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Bipolar Disorder

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Maysah Wilsenack

on 2 April 2015

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Transcript of Bipolar Disorder

Other signs and Symptoms
What is bipolar disorder?
A mental illness marked by extreme shifts in mood ranging from a manic episode to a depressive episode.
Bipolar I Disorder
Mental Health
Mental illnesses affect how a person thinks, feels, and behaves.

Mood Changes:
manic episodes:
- “high” or an overly happy or outgoing mood
- extreme irritability.

depressive episodes:
-long periods of feeling sad or hopeless
-loss of interest in activities you once enjoyed.

Rapid Cycling Bipolar Disorder
Rapid changes in mood.
Bipolar Disorder
At least one manic episode and one or more major depressive episode.
Equally common in men and women
First episode in men is usually mania
First episode in women is typically major depression
Behavioural Changes
Some individuals experience more than one episode in a week or even in a day
Individuals may have four or more of major depressive, manic, hypomanic, or mixed symptoms
Other names for Bipolar Disorder
Bipolar disease
Manic Episodes:

-you may talk very fast → jumping from one idea to another, and have racing fast pace thoughts
-be unusually distracted
-increasing activities, such as taking on multiple new projects
-being overly restless
-sleeping little or not being tired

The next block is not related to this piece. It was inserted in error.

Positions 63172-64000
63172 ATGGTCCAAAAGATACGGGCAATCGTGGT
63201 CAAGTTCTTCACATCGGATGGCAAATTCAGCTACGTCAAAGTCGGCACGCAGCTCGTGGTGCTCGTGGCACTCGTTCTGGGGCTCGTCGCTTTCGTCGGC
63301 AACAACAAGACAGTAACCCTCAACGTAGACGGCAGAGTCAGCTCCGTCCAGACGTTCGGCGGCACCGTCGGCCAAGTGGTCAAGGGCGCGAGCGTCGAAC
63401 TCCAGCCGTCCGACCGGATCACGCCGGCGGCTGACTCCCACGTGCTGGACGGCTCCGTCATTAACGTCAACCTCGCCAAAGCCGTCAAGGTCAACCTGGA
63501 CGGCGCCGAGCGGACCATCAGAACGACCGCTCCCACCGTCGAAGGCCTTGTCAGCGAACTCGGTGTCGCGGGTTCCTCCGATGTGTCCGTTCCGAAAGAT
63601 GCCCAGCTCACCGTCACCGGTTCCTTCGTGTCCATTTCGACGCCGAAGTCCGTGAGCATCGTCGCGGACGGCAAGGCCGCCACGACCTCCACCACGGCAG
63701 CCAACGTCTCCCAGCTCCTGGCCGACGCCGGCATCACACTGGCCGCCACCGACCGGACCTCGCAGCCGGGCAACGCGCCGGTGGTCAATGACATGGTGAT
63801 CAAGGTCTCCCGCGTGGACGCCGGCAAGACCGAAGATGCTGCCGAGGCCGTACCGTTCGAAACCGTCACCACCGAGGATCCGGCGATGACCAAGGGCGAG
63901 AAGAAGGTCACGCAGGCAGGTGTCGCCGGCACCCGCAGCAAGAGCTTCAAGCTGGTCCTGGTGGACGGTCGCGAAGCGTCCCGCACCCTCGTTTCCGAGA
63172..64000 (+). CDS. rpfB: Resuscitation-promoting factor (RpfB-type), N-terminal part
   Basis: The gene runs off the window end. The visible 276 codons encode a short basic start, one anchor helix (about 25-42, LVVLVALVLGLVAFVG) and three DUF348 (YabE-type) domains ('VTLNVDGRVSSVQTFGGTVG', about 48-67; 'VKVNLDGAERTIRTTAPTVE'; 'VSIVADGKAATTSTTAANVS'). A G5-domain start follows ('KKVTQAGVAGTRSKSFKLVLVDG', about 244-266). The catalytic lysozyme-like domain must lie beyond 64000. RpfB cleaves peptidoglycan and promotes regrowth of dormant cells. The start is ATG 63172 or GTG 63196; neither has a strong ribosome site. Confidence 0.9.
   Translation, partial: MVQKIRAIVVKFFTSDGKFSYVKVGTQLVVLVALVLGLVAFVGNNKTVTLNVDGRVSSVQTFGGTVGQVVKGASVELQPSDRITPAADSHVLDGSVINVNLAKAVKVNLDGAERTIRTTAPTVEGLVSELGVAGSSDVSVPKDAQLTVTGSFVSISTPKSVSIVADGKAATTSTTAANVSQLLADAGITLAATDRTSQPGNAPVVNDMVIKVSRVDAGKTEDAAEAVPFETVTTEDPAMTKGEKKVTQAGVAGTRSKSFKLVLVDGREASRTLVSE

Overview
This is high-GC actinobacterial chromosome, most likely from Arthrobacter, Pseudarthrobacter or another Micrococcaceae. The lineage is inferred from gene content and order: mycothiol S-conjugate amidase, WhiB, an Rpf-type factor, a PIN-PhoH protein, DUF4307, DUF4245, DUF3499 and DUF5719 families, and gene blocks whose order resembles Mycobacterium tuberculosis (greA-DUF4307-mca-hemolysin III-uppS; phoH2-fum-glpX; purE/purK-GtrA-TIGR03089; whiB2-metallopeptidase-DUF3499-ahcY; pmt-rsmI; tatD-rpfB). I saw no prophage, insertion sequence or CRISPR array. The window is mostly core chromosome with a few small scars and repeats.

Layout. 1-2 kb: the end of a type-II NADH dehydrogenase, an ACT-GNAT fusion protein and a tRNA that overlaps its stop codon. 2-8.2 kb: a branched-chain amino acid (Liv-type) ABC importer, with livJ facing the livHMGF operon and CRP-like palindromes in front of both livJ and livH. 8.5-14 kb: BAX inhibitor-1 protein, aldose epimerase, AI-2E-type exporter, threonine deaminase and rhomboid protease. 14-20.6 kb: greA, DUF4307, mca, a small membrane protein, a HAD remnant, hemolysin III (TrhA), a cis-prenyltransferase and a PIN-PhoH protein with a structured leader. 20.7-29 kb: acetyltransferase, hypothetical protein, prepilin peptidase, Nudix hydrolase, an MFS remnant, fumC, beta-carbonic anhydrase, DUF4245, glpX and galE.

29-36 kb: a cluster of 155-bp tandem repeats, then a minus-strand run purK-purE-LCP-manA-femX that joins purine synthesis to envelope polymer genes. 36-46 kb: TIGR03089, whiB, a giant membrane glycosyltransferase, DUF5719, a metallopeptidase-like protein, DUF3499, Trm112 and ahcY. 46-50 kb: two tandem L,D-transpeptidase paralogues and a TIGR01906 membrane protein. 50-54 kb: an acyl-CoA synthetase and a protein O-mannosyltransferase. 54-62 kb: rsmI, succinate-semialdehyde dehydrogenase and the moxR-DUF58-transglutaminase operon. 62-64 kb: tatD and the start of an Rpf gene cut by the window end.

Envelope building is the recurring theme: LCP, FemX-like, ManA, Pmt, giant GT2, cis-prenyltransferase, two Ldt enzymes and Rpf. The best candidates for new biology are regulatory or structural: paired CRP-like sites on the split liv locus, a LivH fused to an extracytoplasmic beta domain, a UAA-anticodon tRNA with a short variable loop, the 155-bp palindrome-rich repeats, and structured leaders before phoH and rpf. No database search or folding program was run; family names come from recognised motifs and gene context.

-having an unrealistic belief in your abilities
-behaving impulsively and engaging in pleasurable, high risk behaviours
Behavioural Changes
Depressive Episodes:

-feeling overly tired or “slowed down”
-having problems concentrating, remembering, and making decisions
-being restless or irritable
-trouble sleeping
-changing eating, sleeping or other habits
-thinking of death or suicide, or attempting suicide
Manic depression
Criteria for Bipolar Disorder
At least one manic episode followed by depression
Bipolar I Disorder
Bipolar II Disorder
Mood stabilizers
-they treat and prevent highs and lows
At least one major depressive episode lasting two weeks
At least one hypomanic episode lasting four days
Cyclothymic DIsorder
At least one year of numerous periods of hypomanic and depressive episodes
Symptoms last up to two month
Cognitive-behavioural therapy
Talk Therapy
Interpersonal Therapy
Social Rhythm Therapy
Family focused education

Other aids can include…
-peer support
-eating a nutritious diet
-exercising regularly
-getting enough sleep

Manic or hypomanic episode
Where can I go for help?

Manic Episode

Mental health specialists, such as psychiatrists, psychologists, social workers, or mental health counselors
Health maintenance organizations
Community mental health centers
Hospital psychiatry departments and outpatient clinics
Mental health programs at universities or medical schools
State hospital outpatient clinics
Family services, social agencies
Peer support groups
Private clinics and facilities
National Suicide Prevention Lifeline
Euphoric or Irritable mood that lasts at least one week.

Hypomanic Episode
Euphoric or Irritable mood that lasts up to four days.
To be considered a manic epsiode
Mood disturbance must be serious enough to cause a significant change in school, work, social gatherings, and relationships.
Need to be hospitalized to prevent harm to self or others.